Combined Electrical Resistivity Imaging and Electromagnetic Survey for Groundwater Studies in the Tarkwa Mining Area, Ghana

  • Jamel Seidu University of Mines and Technology
  • Anthony Ewusi University of Mines and Technology
  • Jerry S. Y. Kuma University of Mines and Technology

Abstract

The major source of potable water in Tarkwa is the Bonsa Treatment Plant sourced from the Bonsa River. The activities of illegal miners along the banks of the Bonsa River has resulted in pollution of the river. This has resulted in high treatment cost and irregular supply of water to the Tarkwa Township and surrounding communities that are fed by the Bonsa Treatment Plant. In view of the difficulty in getting frequent and regular potable supply of water, people have resorted to construction of boreholes and hand-dug wells. However, the success rates and borehole yields are low especially in the hydrogeologically difficult terrains in the Tarkwa area. The aim of this paper is to investigate the hydrogeological conditions of the Tarkwa area using both the Electrical Resistivity Imaging (ERI) and Electromagnetic (EM) geophysical techniques to determine the electrical resistivity and conductivity values that are related to groundwater accumulation, so that potential water-bearing zones can be identified. Results from electrical resistivity show that the general resistivity distribution in the Tarkwa area is between 32 Ωm and 100 000 Ωm. Water-bearing zones in the Huni Sandstone occur to a depth of 35 m with an average resistivity value of 400 Ωm, at a depth of 60 m and a resistivity of 600 Ωm in the Tarkwa Phyllite, at a depth of 55 m and a resistivity of 600 Ωm in the Banket Series and 50 m depth with resistivity value of 500 Ωm in the Kawere Conglomerate respectively. The electromagnetic conductivity values also show that the general conductivity distribution in the Tarkwa area is 3 – 32 S/m. The application of electrical resistivity and electromagnetic techniques separately gives success rate of 80 % and 65 % respectively. An improved success rate of 86 % is achieved combining the two techniques.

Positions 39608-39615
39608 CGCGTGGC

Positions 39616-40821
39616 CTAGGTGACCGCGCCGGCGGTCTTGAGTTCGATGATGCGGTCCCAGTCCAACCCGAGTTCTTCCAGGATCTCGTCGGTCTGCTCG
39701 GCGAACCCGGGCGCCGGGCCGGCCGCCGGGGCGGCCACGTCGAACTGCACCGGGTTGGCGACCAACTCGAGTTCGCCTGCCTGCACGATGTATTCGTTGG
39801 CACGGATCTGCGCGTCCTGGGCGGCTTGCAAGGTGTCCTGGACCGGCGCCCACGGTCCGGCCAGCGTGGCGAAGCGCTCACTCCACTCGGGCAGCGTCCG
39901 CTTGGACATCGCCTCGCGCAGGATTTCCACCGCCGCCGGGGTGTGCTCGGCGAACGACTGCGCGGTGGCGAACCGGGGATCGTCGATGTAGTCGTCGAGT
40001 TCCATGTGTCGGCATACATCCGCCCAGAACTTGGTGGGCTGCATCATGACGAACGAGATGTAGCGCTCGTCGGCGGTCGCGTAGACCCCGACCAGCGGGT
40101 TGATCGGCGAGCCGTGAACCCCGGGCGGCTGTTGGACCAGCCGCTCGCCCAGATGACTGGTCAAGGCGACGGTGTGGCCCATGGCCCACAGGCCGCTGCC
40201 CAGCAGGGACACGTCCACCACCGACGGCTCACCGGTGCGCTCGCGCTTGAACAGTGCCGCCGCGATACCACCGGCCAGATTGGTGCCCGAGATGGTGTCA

Author Biographies

Jamel Seidu, University of Mines and Technology
Assistant Lecturer
Anthony Ewusi, University of Mines and Technology

A. Ewusi holds a PhD Hydrogeophysics and an MSc in Environmental Hydrogeology from the Brandenburg University of Technology, Germany. He obtained a BSc (Hons) Geological Engineering from the Kwame Nkrumah University of Science and Technology (KNUST), Kumasi, Ghana. His research interests are in groundwater management and geophysics. He is currently a Senior Lecturer in the Geological Engineering Department, UMaT.

Jerry S. Y. Kuma, University of Mines and Technology

J. S. Y. Kuma is a Professor in Environmental Hydrogeology and Geophysics at the University of Mines and Technology (UMaT), Tarkwa. He was awarded a BSc (Hons) in Geology and Physics at the University of Ghana, Legon. He received the Pg Dip and MSc degrees in Geophysics at Delft, The Netherlands. Professor Kuma received a PhD in Water Resources Engineering from the University of Newcastle upon Tyne, England. He is currently actively involved in mine water hydrogeological research and water management issues.

Published
2019-06-29
Section
Geological Eng. Article